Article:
After fretting for months that a “critical part” of the world’s biggest bunker-busting bomb was flawed, the Pentagon declared last week that the mammoth blaster is at last fixed and ready for use – against Iran, or any other nation the U.S. decides is developing weapons of mass destruction deeply underground.
There’s as much psychological gamesmanship at play here as pyrotechnics, as the U.S. and Iran continue their showdown over Washington’s insistence that Tehran abandon its nuclear-weapons program, and the Iranians’ assertion that their program is only for peaceful purposes.
Make no mistake about it: the declaration that the Air Force’s Massive Ordnance Penetrator is ready for action is the latest volley in a high-stakes game that could lead to war before the year is out.
The Defense Department’s Operational Test and Evaluation office makes clear that, after more than a year of vague Pentagon-expressed concerns that there were technical problems with the MOP, the 15-ton bomb is now ready for prime time. The green light comes after a series of tests through the fall at Holloman Air Force Base and White Sands Missile Range, both in New Mexico, showed that the redesigned weapon “effectively prosecuted the targets.”“The MOP is a GPS-guided weapon designed to reach and destroy targets located in well protected facilities,” the testing synopsis reads. “The sled test results and the additional weapon drops indicate that the weapon re-design is adequate for the successful prosecution of all of the elements of the currently defined target set.”
While no one will say so, Iran’s nuclear facility at Fordo – buried up to 80 meters beneath a mountain near the Shiite holy city of Qom, at a former missile base controlled by Iran’s unpredictable Revolutionary Guards – is at the top of that target list. And Tehran now knows it is officially vulnerable to attack.
“The warhead case is made from a special high performance steel alloy and its design allows for a large explosive payload while maintaining the integrity of the penetrator case during impact,” the test report notes. “Combatant Commanders use MOP to conduct pre-planned, day or night attacks against defended point targets vulnerable to blast and fragmentation effects and requiring significant penetration, such as hardened and deeply-buried facilities.”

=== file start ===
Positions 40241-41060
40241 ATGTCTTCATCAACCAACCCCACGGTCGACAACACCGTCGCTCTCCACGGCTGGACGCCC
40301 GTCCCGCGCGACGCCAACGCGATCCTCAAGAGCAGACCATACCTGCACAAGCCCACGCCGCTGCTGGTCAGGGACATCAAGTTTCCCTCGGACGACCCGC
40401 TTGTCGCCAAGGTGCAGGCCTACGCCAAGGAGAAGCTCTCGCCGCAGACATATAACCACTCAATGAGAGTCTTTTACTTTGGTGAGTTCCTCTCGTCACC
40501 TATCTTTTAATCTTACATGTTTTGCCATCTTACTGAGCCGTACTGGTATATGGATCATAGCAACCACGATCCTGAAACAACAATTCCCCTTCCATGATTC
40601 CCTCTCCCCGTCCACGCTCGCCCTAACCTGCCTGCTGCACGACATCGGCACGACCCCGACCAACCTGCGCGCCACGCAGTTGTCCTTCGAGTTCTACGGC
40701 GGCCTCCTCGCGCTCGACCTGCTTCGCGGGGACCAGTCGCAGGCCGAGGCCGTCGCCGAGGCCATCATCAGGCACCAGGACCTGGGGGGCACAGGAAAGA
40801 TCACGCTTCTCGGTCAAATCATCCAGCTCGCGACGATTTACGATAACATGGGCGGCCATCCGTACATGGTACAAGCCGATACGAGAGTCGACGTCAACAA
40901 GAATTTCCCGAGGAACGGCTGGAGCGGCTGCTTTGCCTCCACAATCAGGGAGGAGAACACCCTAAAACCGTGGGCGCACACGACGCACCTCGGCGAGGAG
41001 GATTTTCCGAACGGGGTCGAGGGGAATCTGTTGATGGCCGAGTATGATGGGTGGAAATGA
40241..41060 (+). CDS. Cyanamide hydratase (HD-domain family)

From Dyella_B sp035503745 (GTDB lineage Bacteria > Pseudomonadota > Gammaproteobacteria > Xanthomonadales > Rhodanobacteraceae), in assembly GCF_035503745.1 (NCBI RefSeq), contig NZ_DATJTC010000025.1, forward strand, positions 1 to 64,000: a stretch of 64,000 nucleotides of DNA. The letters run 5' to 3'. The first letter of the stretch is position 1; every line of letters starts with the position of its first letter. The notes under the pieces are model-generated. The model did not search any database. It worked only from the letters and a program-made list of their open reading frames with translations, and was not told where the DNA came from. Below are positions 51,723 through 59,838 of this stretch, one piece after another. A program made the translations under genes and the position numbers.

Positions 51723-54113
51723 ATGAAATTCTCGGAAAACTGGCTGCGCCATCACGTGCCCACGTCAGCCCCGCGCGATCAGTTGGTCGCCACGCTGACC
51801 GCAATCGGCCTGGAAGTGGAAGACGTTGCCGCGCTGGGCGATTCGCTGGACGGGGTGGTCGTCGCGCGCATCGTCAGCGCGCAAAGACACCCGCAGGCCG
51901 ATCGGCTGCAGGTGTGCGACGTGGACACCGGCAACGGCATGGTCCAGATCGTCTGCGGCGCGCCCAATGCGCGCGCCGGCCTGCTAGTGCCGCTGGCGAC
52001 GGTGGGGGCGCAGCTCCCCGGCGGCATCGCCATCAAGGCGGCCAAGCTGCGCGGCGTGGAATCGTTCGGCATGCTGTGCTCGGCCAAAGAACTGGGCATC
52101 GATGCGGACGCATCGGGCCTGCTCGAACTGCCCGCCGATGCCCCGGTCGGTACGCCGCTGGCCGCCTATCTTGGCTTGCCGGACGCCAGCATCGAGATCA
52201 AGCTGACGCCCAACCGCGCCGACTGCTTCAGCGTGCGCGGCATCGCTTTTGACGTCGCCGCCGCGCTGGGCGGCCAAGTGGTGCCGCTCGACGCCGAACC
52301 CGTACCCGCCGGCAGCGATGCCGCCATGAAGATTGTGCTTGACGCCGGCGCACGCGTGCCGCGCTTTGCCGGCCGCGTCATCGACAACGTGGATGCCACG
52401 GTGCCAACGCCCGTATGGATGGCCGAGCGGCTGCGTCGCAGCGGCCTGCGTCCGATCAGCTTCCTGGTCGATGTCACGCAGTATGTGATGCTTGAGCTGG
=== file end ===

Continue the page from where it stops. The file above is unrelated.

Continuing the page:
Having the MOP in its quiver does two things for the U.S.: first of all, for the Iranians, it makes clear that the U.S. has a non-nuclear option to pulverize much of its nuclear-development effort – peaceful or otherwise – and delay it for years. But the neat twist is that Israel doesn’t have such a weapon, and its relatively puny 5,000-pound bunker-busters could do far less damage to Iranian targets. That, some U.S. officials say, should act as a brake on any unilateral Israeli action.
Nearly a decade ago, the Pentagon concluded that dropping its one-ton bombs on buried targets was like using a peashooter against an elephant. “Our past test experience has shown that 2,000-pound penetrators carrying 500 pounds of high explosive are relatively ineffective against tunnels, even when skipped directly into the tunnel entrance,” a 2004 report said. “Instead, several thousand pounds of high explosives coupled to the tunnel are needed to blow down blast doors and propagate a lethal air blast throughout a typical tunnel complex.”